to deal with any emergency and to ensure the heaters are used safely. It also recommends
the establishment of proper arrangements to cover the short-term use of such heaters. The
attached document may be photocopied and distributed locally.
Action Points for Safety Reps
Make sure that:
thermometers are available in the school to monitor the situation if classrooms are
any problems are taken up as soon as possible in accordance with the advice given
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HSC Guidance on LPG Heaters in Schools
EDUCATION SERVICE ADVISORY COMMITTEE
GUIDANCE ON TEMPORARY USE OF LIQUEFIED PETROLEUM GAS HEATERS IN
The Health and Safety Commission has endorsed the practical guidance in this document which it
commends to the education service.
1. GENERAL PRINCIPLES
1.1 This document is concerned only with the temporary use of portable liquefied petroleum gas
(LPG) heaters in teaching/administration blocks of school premises, should there be a breakdown
of the normal heating system. Where they have to be used, there is a need to recognise the fire,
explosion and toxic risks. Circumstances have to be considered individually because conditions
in individual premises vary enormously. This advice, therefore, is of a general nature.
1.2 If heaters are to be used, a written safe system of work should be prepared by a competent
person. The employer should ensure that the arrangements detailed in the system of work have
been properly implemented.
1.3 Since it is foreseeable that the need for emergency heating will arise from time to time,
employers should make advance plans. If, after taking account of all possibilities, it is decided
that the heating is to be of the portable LPG variety, several factors should be taken into
account. These include: the adequacy of the ventilation, the extent of usage of individual
rooms, the existing fire hazard of the building and separate rooms within it and the availability of
suitable means of escape. Additional fire fighting equipment may also be required. The Fire
Authority will be able to advise on the latter two points. Clear written guidance on emergency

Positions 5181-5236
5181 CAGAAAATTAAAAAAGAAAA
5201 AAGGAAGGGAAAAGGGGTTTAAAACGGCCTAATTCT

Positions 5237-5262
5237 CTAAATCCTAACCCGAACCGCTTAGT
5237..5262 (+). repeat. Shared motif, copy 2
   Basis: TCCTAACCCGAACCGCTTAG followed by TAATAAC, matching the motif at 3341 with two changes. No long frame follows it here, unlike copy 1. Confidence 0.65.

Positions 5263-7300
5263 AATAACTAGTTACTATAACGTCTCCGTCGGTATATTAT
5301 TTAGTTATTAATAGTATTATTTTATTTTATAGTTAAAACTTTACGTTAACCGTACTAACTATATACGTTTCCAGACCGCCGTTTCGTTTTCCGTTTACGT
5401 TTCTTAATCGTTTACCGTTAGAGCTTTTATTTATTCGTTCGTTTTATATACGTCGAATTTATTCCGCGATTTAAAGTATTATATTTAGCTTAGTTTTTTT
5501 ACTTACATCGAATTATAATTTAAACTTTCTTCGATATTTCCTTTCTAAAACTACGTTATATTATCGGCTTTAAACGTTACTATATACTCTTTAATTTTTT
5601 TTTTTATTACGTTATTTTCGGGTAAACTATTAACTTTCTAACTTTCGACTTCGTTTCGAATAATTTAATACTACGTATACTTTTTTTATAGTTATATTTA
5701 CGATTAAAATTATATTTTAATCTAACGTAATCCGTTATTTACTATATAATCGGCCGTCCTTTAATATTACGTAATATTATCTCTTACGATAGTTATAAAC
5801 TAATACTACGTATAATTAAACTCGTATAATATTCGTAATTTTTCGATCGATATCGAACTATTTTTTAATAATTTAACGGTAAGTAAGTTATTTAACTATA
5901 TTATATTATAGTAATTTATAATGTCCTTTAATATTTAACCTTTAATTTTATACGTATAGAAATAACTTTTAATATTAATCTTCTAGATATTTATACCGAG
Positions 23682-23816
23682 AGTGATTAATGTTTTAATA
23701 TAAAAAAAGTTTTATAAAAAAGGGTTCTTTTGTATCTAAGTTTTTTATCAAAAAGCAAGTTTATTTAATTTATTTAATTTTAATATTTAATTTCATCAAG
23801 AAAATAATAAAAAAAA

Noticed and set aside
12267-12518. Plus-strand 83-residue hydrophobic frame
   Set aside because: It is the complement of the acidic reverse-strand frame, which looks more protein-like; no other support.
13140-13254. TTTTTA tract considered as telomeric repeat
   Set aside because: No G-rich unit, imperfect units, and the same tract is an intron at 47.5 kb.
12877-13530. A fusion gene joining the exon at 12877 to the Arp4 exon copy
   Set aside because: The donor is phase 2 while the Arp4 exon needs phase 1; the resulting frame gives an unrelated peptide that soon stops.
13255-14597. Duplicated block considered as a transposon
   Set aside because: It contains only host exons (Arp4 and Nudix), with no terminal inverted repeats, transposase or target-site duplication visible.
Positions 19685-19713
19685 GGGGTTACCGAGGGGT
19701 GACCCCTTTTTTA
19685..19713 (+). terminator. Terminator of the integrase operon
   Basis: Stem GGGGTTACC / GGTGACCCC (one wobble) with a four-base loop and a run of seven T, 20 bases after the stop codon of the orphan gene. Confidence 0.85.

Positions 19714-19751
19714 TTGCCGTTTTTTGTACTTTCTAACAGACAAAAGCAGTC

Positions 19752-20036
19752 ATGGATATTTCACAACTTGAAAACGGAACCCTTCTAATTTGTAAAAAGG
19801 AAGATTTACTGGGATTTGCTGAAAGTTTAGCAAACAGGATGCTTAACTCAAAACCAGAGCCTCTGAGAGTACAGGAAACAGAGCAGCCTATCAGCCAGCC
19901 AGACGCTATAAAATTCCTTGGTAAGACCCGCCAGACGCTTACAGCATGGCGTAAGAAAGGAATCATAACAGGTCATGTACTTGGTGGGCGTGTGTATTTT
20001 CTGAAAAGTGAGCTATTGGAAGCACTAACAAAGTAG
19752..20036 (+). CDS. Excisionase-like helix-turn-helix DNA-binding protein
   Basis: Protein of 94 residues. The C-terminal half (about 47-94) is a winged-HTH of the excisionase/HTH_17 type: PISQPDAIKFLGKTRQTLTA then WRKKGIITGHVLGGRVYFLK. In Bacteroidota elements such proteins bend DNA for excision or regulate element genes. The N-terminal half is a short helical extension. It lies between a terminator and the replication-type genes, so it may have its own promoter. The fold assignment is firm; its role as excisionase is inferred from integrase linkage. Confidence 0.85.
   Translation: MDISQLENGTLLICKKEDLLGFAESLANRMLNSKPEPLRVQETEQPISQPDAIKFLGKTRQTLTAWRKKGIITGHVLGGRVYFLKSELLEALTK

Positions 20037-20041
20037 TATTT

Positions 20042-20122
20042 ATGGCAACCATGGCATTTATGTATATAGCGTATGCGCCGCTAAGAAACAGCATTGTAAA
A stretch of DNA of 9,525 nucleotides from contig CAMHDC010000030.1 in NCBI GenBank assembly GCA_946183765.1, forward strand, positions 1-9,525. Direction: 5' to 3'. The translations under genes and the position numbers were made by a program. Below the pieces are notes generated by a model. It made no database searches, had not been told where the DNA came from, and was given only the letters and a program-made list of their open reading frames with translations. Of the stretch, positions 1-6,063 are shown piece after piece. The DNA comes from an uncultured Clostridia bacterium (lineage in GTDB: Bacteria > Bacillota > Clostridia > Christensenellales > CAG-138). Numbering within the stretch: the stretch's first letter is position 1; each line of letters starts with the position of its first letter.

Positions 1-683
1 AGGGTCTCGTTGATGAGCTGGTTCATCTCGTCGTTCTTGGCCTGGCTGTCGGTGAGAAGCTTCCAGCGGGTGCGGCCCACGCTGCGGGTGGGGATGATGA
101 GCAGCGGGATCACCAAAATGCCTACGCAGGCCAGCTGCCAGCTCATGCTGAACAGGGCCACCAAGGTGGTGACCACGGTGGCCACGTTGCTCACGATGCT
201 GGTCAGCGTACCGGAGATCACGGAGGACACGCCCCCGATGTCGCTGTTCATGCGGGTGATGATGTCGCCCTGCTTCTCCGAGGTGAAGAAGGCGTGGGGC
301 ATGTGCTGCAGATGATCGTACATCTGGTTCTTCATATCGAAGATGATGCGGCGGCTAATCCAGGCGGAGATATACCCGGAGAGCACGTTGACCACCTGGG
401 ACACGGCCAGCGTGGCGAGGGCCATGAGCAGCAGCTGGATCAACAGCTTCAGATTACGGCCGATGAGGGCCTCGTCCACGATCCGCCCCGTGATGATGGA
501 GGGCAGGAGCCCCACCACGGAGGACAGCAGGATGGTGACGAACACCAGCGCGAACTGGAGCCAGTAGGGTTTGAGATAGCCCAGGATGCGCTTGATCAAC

procedures should be prepared, e.g., to cover the possibility of a leakage of gas with or without a
fire, or a fire arising from extraneous sources (see Section 6).
1.4 Employers should buy equipment only from reputable firms. Where equipment is hired, it should
only be hired from a reputable supplier who has adequate facilities to ensure proper
maintenance. Equipment, whether purchased or hired, should conform to BS 5258 Part 10 or
Part 11 (reference 1 & 2). The manufacturer's or supplier's instructions should be taken into
account and should be made available to the users of the equipment.
1.5 Several years may elapse between the need to use the LPG heaters and it is necessary to make
suitable arrangements for the long-term storage and maintenance of the equipment. Flame
failure devices, atmosphere sensitive devices and gas pressure regulators can deteriorate and
should be examined annually by a specialist engineer. The equipment should also be examined
following a spell in storage prior to use.
1.6 In general, appliances fuelled by butane rather than propane are preferred for indoor use as
butane has a lower pressure. Large industrial mobile heaters, for example those fuelled by 47kg
propane cylinders, should not normally be used while premises are being occupied for
educational purposes. Even when heaters designed for use with cylinders of no larger than 15kg
capacity are used, the possibility of children tampering with the equipment should be realised.
Close supervision may be necessary.
2. STORAGE OF CYLINDERS
2.1 Guidance on safe practice in storing and handling LPG cylinders is given in HSE Guidance Note
CS4 (reference 3). All cylinders (including empty ones) not connected to an appliance and
heating appliances containing an LPG cylinder which are not intended for use immediately should
be stored in accordance with the recommendations in the Guidance Note. It is not essential to
remove a cylinder from an appliance for short-term storage purposes provided the valves on the
appliance and on the cylinder have been turned off. One reason for this is because repeated
making/breaking of connections may increase the possibility of a faulty connection being made.
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3. KEEPING OF HEATERS IN ROOMS
3.1 Heaters should be brought into a room only when required for immediate use and should be
removed when normal heating is restored.
3.2 The number of heaters per room and, where applicable, in fire separated sections of the
premises, should be kept to a minimum.
3.3 Each heater brought into a room for use in an emergency should:
(a) be located so as not to affect the means of escape (e.g. it should be placed away from
room exits and not in corridors or circulation spaces forming part of the means of
escape) and should not be exposed to draughts;
(b) be placed in its allocated position with at least one metre clear space around it except
that the heater may be placed adjacent to a wall provided the hot surface faces away
from the wall and there are no curtains or other combustible materials within the metre
3.4 Special consideration may need to be given to the location of heaters in laboratories, art rooms
or workrooms where highly flammable materials may be used. Where a safe location cannot be
identified an LPG heater should not be used.
3.5 There should be clear instructions that when a suitable location has been identified the heater
should not be moved without the authorisation of a competent person. It may be useful to
provide a sketch for use by the fire brigade showing the locations of the LPG heaters in each